In public relations, the work we do is often described in military terms: we have a mission or we go into attack mode; some teams are positioned as “boots on the ground.” Whatever the PR “mission critical” is, here are some actions to avoid for flawless execution as well as some genius moves.
PR faux pas
Proposing tactics in search of a strategy. Nothing says “off-the-shelf” like trotting out the same old, same old for every new PR project. The ability to take time and delve deeply into a business before engaging will ensure a plan that is truly aligned with business objectives.
Mishandling media. This catch-all covers everything from less-than-diligent media list creation to over-promising a media contact. It’s best to have dedicated staffers parsing the media relations plan and executing a realistic, results-oriented approach.
Shuffling team members. Obviously, there must be personnel shifts if an account person is a poor fit, but when a team is really humming and clicking, it’s best to keep it in place to ensure continuity. Shake things up a bit when work appears to be getting a stale or repetitive, which leads to:
Uninspired work. Particularly if you have a long-standing relationship, you might scratch your head every so often trying to think of fresh ideas. This is where it probably pays off to do a thorough creative review of a key account brainstorm with non-team members to get a fresh perspective.
Poor reporting. This can’t be stressed enough. Don’t wait to be asked for a project status update. The best PR teams have several “built-in” ways to keep on top of work so that weekly, monthly or quarterly reporting is a simple function. Project management tools, group chats, and weekly meetings help keep everyone in the loop at all times.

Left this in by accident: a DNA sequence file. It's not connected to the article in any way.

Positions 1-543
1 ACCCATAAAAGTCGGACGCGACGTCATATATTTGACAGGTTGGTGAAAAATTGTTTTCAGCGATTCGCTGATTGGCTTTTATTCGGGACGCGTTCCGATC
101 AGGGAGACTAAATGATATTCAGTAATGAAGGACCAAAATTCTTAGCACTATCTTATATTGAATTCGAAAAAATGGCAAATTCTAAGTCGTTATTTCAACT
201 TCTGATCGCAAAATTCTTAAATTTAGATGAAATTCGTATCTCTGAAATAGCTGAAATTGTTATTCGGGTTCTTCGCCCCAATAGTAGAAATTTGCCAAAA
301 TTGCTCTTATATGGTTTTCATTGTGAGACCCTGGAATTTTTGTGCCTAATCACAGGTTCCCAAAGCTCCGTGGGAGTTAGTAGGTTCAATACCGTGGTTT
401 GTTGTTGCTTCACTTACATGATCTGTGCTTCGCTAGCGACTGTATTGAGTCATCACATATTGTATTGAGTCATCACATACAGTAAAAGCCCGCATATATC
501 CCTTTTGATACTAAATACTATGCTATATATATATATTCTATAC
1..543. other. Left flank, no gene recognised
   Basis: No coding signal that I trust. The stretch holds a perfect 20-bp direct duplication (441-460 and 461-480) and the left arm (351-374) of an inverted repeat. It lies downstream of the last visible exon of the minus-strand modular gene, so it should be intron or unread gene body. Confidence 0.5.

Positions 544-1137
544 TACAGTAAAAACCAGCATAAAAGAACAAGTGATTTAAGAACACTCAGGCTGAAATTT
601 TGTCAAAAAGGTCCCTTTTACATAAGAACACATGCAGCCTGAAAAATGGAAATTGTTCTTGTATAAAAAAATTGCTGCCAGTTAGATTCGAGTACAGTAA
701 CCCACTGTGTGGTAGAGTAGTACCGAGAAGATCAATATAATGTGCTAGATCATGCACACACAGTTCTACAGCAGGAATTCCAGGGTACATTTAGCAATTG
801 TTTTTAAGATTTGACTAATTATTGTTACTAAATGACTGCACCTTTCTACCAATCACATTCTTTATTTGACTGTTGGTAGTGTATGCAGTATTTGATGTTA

A few genius moves…
Keep your cases up-to-date and relevant. Nothing speaks better to a PR team’s experience than a well-documented, compelling and current case study. The best tip: do them immediately after a project has wrapped and revisit them to amend or update.
Always ask for feedback. Don’t be afraid to get some constructive criticism from a PR partner, a media contact or a colleague. Recently a media contact told me exactly why my pitch wasn’t working, and it proved invaluable to re-writing and making something successful. We’ve also had a PR partner take that opportunity to extend our engagement.
Turn even bad news into media gold. Ok, so a recent political or business development may negatively impact a PR initiative. Regroup and maybe you can leverage that news for opportunities to present an opposing view and make a strong case. At the very least, always be thinking about ways to create your own PR “genius moves.”